You normally won’t find the words “fine cinema” and “based on the hit videogame” in the same sentence. Such is the stigma that videogame-based film adaptations have had to endure throughout the years, although the burden is not entirely undeserved. Early on, videogame movies were rushed, cheap, sloppy, and often catered directly to children (hello, Super Mario Brothers). It appears, however, that Hollywood is beginning to realize that the children of yesterday are now the adults of today, and that they’re still playing (and have more money to spend). The videogame business is maturing and now spans all age ranges, from kids to grandparents. In terms of entertainment media, videogames are beginning to compete with (and in some ways even eclipse) Hollywood’s efforts in terms of profitability.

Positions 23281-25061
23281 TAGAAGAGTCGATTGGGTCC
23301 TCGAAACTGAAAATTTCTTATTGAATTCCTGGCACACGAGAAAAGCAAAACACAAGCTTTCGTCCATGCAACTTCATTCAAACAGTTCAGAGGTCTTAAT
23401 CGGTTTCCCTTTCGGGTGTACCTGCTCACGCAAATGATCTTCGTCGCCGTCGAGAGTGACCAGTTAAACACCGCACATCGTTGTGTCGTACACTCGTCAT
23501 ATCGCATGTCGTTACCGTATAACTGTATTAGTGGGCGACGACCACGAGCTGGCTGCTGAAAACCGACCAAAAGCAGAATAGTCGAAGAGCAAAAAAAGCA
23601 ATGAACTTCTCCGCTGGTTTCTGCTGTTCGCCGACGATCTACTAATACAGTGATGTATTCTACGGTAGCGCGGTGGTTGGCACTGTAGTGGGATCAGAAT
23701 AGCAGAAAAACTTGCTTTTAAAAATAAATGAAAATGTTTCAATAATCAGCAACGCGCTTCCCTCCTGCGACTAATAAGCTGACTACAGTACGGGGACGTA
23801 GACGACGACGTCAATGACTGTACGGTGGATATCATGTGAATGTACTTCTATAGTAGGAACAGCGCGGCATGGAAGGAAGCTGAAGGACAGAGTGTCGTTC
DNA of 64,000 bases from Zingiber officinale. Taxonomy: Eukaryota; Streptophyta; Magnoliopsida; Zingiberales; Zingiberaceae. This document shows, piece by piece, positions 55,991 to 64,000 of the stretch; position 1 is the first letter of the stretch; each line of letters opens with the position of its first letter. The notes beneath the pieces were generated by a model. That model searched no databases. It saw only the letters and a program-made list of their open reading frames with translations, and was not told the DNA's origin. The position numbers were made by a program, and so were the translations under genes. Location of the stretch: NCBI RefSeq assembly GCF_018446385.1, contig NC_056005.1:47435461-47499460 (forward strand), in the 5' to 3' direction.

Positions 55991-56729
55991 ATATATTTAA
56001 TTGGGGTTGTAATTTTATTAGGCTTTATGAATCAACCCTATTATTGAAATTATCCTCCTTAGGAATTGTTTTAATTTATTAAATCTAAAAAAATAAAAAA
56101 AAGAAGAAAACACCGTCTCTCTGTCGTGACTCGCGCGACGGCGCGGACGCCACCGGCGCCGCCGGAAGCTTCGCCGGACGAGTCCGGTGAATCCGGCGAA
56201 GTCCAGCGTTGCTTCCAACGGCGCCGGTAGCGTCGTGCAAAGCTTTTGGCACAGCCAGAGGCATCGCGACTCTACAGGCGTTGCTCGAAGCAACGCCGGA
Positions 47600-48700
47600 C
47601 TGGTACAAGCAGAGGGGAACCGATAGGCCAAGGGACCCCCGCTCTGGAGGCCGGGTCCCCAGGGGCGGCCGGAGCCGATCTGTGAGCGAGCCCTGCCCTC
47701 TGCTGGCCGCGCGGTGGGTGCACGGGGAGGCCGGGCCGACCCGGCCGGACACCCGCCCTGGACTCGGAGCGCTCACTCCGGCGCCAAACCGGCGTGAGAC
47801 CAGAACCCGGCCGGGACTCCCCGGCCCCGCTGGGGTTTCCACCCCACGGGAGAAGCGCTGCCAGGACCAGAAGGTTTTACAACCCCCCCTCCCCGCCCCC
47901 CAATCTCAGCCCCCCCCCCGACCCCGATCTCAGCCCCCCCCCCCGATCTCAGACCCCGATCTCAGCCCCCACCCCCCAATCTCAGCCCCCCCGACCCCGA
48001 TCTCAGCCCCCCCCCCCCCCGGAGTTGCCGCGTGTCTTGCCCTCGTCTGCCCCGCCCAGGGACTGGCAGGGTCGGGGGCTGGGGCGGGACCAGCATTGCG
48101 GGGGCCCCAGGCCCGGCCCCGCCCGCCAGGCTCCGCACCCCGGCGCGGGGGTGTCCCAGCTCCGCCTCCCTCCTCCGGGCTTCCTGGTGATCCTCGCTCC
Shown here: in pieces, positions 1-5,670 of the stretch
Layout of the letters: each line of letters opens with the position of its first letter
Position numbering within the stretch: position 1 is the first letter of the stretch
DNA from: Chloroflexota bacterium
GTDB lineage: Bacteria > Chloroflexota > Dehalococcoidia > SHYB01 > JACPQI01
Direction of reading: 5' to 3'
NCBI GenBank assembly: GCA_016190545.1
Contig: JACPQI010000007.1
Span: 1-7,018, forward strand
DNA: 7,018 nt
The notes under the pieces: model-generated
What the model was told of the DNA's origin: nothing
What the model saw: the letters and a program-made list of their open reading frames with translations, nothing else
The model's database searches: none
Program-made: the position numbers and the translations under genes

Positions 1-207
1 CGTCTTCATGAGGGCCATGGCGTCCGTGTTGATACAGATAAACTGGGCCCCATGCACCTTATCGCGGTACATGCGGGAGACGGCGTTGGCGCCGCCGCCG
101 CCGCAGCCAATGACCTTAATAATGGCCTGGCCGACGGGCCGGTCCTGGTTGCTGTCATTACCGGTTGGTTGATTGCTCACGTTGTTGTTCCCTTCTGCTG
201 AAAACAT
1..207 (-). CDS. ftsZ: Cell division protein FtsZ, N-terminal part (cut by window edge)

Here’s a good example of how neck and neck gaming and movies are currently running: Remember my brilliant review of last summer’s blockbuster film Spiderman 3? That movie set an initial box office record of $59 million in its first 24 hours of release. That’s a lot, right? Now, along comes Halo 3- a highly-anticipated game for Microsoft’s Xbox360 console- and it sells more than $170 million worth of copies in its first full day of release. Impressive, yes, but even more so when you figure in their respective budgets- Spiderman 3’s was a whopping $258 million, while Halo 3 clocked in at a meager (competitively speaking) $25 mil. Of course, when we also take into account a movie ticket’s price ($10) versus a videogame’s price ($60- ouch), the gap closes ever so slightly, but the fact still remains- videogames are big business. Thus, it would be expected that the associated tie-ins (in this case, films) would finally increase in quality, and for the most part, it’s happening.
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